Years ago I belonged to not one, but two cookie swap groups. Each November or December I baked up to twenty dozen cookies to share at events in two different homes. I spent several nights of the holiday season well past midnight and into the wee hours of morning yawning and packaging sweets while the saner members of my family slept.
Eventually traditions changed, as they sometimes do. My children left for college and I focused on my career. I was burned out, so to speak, on holiday baking. However, I’ve felt a bit guilty without any homemade cookies to give away or serve at home during the holiday season.
When I heard about the Cookie Walk at the First Baptist Church of Medfield they had me at “sugar cookie.” I wasn’t quite sure what to expect but I was assured that all I had to do was show up at with some cash on the second Saturday morning in December. In return I was guaranteed to leave with a box full of home-baked holiday cookies. It was a Holiday Win-Win. A fundraiser and a timesaver.
Never one to be late, I showed up right before 9 a.m. that first year. The brick path leading to the church hall was empty and silent in the early morning chill and congratulated myself on my early arrival.
It came as an utter shock when I opened to door to a bustling, anxious, ready-to-cookie-walk crowd. I was directed to the end of a line that snaked through the parish hall that led through several church classrooms and that circled around the interior of each room. The line seemed never to end and before I stopped I must have squeezed by over one hundred people.
Oh, this was serious cookie stuff. This crowd knew to arrive as early at 7:45 a.m. I worried that there would be only a few broken and forlorn cookies left for me. I admit I felt a little better when other naïve latecomers sheepishly crept by.
I quickly learned the rules which were displayed for our reading pleasure on the walls of the hallways. I must first pay for an empty bakery box or two, don vinyl gloves and follow cookie etiquette. No samples, no shoving, no hoarding. No greedy lingering around the frosted Santa faces or the sugar-coated reindeer. I must simply move around the outer edge of a large square configuration of tables, filling my box short of the rim. In the end the top must close flat and be taped shut by an official Cookie Walk volunteer.
I’m happy to report that when I reached the front of the line that first year there were still plenty of cookies left for me and for the people behind me because there were endless containers of cookies in the center of the room. While the crowd was cookie-walking the church volunteers were constantly refilling the fifty-odd platters with a fresh supply of thousands of cookies.
These good ladies of the First Baptist Church of Medfield’s Women’s Society knew what they were doing. They had been meeting for weeks baking and decorating as a team. I marveled at the coordination and organization. And I left with some seriously delicious Christmas cookies that looked like nothing I could have created myself.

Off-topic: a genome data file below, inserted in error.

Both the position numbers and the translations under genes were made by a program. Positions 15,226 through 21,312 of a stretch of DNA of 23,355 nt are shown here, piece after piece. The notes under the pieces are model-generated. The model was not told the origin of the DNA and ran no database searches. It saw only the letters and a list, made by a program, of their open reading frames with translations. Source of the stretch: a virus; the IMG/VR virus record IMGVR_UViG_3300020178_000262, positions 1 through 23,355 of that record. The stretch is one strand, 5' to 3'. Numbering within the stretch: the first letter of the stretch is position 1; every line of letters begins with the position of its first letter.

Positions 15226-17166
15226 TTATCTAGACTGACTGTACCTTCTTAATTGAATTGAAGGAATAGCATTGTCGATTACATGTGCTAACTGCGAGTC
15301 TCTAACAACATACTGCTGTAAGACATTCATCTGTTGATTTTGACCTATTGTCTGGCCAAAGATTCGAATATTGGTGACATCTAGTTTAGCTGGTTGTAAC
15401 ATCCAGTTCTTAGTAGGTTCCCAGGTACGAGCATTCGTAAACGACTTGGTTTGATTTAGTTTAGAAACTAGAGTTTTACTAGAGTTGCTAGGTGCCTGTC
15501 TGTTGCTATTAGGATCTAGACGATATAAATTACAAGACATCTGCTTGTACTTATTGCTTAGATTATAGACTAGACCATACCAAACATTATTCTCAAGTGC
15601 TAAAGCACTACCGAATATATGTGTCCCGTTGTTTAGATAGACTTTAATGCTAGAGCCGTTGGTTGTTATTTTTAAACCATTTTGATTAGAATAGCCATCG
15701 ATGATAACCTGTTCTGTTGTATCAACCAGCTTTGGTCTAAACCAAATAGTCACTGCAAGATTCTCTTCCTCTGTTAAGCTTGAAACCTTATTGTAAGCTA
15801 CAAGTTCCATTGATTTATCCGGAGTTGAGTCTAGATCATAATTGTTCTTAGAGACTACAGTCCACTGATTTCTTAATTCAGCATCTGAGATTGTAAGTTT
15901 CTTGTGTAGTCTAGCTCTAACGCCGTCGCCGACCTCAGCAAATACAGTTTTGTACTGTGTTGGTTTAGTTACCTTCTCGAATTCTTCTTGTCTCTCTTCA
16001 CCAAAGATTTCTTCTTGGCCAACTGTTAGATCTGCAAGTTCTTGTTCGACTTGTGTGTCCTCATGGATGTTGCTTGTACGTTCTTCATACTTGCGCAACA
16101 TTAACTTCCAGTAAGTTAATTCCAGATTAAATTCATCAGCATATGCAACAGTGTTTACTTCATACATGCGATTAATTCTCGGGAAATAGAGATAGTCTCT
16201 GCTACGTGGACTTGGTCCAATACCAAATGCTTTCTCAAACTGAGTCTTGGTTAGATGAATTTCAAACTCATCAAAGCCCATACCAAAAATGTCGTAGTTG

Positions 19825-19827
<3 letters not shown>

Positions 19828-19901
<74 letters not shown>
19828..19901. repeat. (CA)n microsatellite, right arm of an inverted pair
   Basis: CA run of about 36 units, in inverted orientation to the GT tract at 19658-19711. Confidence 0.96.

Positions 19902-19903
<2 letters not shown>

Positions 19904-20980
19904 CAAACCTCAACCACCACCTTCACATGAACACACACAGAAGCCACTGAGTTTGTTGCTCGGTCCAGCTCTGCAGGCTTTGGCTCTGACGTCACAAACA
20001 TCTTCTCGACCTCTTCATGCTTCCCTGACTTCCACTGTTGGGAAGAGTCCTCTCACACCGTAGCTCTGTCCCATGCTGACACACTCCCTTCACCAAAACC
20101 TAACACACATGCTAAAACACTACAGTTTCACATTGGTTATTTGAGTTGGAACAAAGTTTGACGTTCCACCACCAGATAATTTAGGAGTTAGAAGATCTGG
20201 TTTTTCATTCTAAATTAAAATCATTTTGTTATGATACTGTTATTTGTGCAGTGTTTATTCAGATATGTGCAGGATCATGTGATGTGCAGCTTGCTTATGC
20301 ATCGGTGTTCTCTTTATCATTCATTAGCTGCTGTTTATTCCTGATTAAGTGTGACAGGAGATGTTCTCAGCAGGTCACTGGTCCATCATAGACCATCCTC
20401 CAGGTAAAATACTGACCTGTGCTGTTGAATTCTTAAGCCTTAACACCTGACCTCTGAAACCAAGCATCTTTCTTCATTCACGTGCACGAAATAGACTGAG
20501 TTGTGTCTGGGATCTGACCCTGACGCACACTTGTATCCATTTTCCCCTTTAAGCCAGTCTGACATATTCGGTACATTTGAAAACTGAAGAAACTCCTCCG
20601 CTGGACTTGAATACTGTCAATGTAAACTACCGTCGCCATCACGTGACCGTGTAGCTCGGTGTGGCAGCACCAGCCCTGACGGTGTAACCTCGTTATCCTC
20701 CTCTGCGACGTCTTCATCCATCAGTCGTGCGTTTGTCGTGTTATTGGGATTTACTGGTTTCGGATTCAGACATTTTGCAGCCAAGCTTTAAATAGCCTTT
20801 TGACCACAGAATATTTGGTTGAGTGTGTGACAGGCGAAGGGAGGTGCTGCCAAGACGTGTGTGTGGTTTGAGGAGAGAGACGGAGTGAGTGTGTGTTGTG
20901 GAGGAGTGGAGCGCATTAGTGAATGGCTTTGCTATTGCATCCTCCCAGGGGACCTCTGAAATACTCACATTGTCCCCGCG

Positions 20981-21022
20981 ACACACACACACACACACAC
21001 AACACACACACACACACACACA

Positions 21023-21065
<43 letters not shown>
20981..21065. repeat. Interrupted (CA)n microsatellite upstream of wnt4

This past weekend I woke up early on a frigid Saturday morning and headed out well before 8 am. I waited in line with a friend for well over an hour sharing war stories of past years with others around me. In the end we filled our boxes with beautiful, familiar cookies to share with family and friends. As usual, the cookies were sold out within about 90 minutes.
I found out through some research that thousands of churches, school and libraries organize cookie walks as fundraisers all over the country. There’s even an out-of-print book by the Cookie Cooks of St. Stephen's Episcopal Church in Waterboro, Maine, “When Cookies Walk.” I apparently came late to the Cookie Walk party but I’ll be going back year after year as it becomes a part of my new holiday traditions.
If you’d rather get a jump on baking holiday treats next year there are some great books at the library. “Christmas Cookies from the Whimsical Bakehouse” was written by bakery-owners and mother and daughter team, Kaye and Liv Hansen.
Another mother and daughter couple, Margie and Abbie Greenberg, followed their first book, “The Flour Pot Cookie Book” with a new one in 2009. “The Flour Pot Christmas Cookie Book: Creating Edible Works of Art for the Holidays” includes many fondant and icing recipes which are essential to decorating cookies that are both delicious to eat and lovely to look at.
“Cookie Craft Christmas: Dozens of Decorating Ideas for a Sweet Holiday” by Valerie Peterson has close-up photographs of each cookie. For year-round cookie baking sure to impress with over 150 colorful cookies check out “Cookie Craft: From Baking to Luster Dust, Designs and Techniques for Creative Cookie Occasions” by Janice Fryer and Valerie Peterson.
If you’ve been invited to join a group read “Cookie Swap: Creative Treats to Share Throughout the Year” by Julie Unger or a new addition just this fall, “Cookie Swap!” by Lauren Chattman. If you are really in the mood for serious cookie-baking, “Good Housekeeping: The Great Christmas Cookie Swap Cookbook: 60 Large-Batch Recipes to Bake and Share."
For help searching in the Minuteman catalog or for placing requests, visit the Morrill Memorial Library, call the Reference librarians (781-769-0200) or visit the Minuteman Library Catalog on our website, www.norwoodlibrary.org.
Monday, December 13, 2010
Walking the Cookie Walk
Charlotte Canelli is library director of the Morrill Memorial Library in Norwood. Read her entire article in the Norwood Transcript and Bulletin.
Posted by Charlotte Canelli at 6:23 AM